In the aftermath of Auburn’s jaw-dropping, upset victory over Alabama in the Iron Bowl, one of the primary questions being asked is about the outcome’s business implications. So how has the Southeastern Conference landscape been shaken up now that Auburn is in Atlanta for the SEC Championship and Alabama’s bid for a third consecutive BCS title is a long shot?
From a bottom-line perspective, the Iron Bowl outcome doesn't help Auburn or hurt Alabama as much as one might think. According to a SEC spokesperson, the only direct financial benefit teams playing in the game receive is a reimbursement for expenses such as travel incurred by the school for playing in the game. The conference doesn’t award payouts to individual schools for SEC Championship appearances, and any revenue from the game – TV rights, ticket sales, or otherwise – is split evenly amongst all conference schools.
Even with Alabama’s loss, the SEC won’t be missing out on BCS revenue. Like with the conference title game, the SEC pools and evenly distributes bowl payouts. The SEC almost assuredly will have two teams playing in BCS bowls: Auburn or Missouri as the winner of the conference championship and Alabama as an at-large team. This equates to $28 million in BCS payouts to be divided amongst 14 SEC schools, a number that probably wouldn’t have changed had Alabama beat Auburn.
As for licensing royalties, schools typically see a year-over-year increase of 25% after winning a football national championship. Had Alabama played for and won the BCS title, it’s unlikely the school would have seen that much revenue growth coming off consecutive national championships.
The city of Atlanta stands to benefit by hosting Auburn in the SEC Championship instead of Alabama. The game produces approximately $30 million in economic impact for the Atlanta region, a number which could have been lower than usual if Alabama was back in town. Since the Crimson Tide has played in the game in three of the last five years, the Bama faithful might be suffering from Atlanta fatigue. With Auburn, which has only played for the conference title twice in the last decade, Atlanta seems destined to generate more economic impact than if the game again featured Alabama.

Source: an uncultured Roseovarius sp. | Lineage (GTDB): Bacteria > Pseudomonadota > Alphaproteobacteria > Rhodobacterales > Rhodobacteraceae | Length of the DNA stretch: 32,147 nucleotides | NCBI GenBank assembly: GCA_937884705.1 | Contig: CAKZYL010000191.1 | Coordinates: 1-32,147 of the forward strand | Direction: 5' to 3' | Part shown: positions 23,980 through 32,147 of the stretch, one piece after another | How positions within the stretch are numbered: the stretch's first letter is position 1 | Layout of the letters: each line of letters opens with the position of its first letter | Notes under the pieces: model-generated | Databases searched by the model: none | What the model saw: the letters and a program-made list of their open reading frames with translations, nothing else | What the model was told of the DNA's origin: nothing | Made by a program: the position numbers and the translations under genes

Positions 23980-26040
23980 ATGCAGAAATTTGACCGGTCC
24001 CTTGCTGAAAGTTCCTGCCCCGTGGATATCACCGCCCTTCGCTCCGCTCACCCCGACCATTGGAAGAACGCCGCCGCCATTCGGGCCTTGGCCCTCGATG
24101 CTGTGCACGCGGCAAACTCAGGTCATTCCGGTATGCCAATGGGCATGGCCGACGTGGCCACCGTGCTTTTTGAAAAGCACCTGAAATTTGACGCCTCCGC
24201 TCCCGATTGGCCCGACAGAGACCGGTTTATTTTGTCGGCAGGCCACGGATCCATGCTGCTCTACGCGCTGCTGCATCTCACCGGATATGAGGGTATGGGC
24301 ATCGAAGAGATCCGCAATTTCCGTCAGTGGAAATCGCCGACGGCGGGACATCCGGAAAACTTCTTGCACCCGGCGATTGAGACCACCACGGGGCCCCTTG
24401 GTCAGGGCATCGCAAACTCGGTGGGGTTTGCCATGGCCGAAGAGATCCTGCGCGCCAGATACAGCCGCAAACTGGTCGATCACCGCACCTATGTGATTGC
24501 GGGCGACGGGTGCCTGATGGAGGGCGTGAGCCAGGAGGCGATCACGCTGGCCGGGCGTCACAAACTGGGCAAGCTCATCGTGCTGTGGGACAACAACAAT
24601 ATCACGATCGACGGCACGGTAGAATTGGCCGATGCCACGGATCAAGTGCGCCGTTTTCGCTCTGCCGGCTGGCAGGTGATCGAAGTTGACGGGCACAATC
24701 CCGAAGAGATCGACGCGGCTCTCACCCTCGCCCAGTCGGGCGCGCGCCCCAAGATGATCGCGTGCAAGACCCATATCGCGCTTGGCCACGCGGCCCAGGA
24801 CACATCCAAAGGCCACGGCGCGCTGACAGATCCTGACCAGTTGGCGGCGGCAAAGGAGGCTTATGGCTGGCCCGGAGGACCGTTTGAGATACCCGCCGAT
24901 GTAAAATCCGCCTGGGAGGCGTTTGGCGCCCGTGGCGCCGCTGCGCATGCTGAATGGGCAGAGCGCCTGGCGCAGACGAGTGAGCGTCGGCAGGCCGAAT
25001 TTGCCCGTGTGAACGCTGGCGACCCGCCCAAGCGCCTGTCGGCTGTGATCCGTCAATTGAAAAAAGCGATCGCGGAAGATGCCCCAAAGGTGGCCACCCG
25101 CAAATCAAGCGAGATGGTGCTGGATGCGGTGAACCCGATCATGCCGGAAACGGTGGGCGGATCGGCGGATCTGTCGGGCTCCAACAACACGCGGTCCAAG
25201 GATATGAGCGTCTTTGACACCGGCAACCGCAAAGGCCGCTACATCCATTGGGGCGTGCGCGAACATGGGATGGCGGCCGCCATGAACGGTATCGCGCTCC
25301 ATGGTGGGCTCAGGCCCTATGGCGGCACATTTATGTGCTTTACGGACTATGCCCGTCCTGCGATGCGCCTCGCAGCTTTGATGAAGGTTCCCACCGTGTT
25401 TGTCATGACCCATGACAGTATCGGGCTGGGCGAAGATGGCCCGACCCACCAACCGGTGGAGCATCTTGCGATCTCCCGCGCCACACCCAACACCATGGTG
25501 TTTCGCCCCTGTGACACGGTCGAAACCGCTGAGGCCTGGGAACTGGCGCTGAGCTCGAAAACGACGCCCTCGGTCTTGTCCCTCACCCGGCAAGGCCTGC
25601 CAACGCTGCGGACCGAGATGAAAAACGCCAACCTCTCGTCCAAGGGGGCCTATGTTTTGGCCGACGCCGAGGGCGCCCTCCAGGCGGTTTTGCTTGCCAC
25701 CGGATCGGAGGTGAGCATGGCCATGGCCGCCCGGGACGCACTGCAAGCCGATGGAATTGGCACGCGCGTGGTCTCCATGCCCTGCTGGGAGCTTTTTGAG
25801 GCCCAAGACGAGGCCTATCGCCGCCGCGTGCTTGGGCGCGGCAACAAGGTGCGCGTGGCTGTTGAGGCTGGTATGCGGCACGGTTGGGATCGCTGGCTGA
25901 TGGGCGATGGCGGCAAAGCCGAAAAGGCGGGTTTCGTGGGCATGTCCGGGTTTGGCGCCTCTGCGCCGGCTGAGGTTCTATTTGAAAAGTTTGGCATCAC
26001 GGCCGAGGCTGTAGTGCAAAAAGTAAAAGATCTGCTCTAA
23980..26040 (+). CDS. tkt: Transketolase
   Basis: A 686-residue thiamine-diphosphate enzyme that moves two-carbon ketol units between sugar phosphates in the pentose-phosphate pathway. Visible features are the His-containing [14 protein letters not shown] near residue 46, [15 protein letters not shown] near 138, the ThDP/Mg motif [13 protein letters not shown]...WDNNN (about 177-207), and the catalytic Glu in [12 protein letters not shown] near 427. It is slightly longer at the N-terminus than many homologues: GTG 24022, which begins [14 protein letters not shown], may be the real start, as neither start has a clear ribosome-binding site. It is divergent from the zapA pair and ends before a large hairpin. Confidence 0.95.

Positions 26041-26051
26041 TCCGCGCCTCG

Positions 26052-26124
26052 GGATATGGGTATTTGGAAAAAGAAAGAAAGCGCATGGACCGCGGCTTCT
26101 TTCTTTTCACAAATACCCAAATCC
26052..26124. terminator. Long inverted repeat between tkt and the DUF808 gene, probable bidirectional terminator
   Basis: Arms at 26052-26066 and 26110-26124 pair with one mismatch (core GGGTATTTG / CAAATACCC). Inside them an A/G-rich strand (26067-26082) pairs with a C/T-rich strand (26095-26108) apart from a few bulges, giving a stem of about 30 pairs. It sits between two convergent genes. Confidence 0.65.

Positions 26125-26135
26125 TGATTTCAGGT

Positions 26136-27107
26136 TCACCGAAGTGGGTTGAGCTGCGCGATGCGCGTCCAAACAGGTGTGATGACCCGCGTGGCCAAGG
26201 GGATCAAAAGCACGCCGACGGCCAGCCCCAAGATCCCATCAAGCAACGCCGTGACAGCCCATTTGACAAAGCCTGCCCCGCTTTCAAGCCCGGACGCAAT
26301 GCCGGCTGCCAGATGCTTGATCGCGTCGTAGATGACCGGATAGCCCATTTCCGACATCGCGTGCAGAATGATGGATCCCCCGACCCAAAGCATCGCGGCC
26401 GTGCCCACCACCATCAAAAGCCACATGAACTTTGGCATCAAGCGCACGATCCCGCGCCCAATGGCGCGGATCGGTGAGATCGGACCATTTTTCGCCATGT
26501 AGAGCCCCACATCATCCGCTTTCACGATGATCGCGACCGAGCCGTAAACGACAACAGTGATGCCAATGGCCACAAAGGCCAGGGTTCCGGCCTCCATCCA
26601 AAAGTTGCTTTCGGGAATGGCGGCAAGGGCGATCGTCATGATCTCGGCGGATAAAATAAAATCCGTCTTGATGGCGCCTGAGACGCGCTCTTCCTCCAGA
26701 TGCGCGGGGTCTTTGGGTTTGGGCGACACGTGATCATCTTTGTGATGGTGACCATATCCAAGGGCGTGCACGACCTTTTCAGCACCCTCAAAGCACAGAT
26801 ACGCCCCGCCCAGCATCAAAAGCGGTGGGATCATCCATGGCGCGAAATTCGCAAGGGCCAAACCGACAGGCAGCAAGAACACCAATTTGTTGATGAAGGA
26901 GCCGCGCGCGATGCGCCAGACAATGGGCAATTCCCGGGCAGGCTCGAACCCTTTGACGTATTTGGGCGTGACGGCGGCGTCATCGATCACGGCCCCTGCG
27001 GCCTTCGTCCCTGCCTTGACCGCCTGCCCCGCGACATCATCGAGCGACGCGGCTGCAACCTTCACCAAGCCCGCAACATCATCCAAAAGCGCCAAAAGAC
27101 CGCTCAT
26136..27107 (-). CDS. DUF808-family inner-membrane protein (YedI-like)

Though not a financial perk of winning the Iron Bowl, Auburn stands to be a benefactor of the Flutie Effect. Named for former Boston College star Doug Flutie, the phenomenon refers to the increased exposure a school gets by having a successful sports team. Coming off a season in which they ranked last in the SEC, Auburn over the next year should experience a sharp increase in college applications courtesy of their high profile Iron Bowl win. Just because Alabama lost, they shouldn’t necessarily expect a drop in applications. The Tide essentially maxed out their Flutie Effect with two straight national titles.
If anyone stands to benefit or suffer the most out of the Iron Bowl outcome, it’s not the schools – it’s the coaches. With a win against Missouri, first-year Auburn coach Gus Malzahn would receive $375,000 in bonuses for clinching 12 wins, winning the SEC, and playing in a BCS bowl. He also just signed a six-year, $26 million contract extension because of his team’s overachievement. On the other hand, whereas Nick Saban last year made $525,000 in bonuses for winning the SEC and BCS Championships, this year the most he can pocket is $125,000 if/when Alabama plays in a BCS bowl.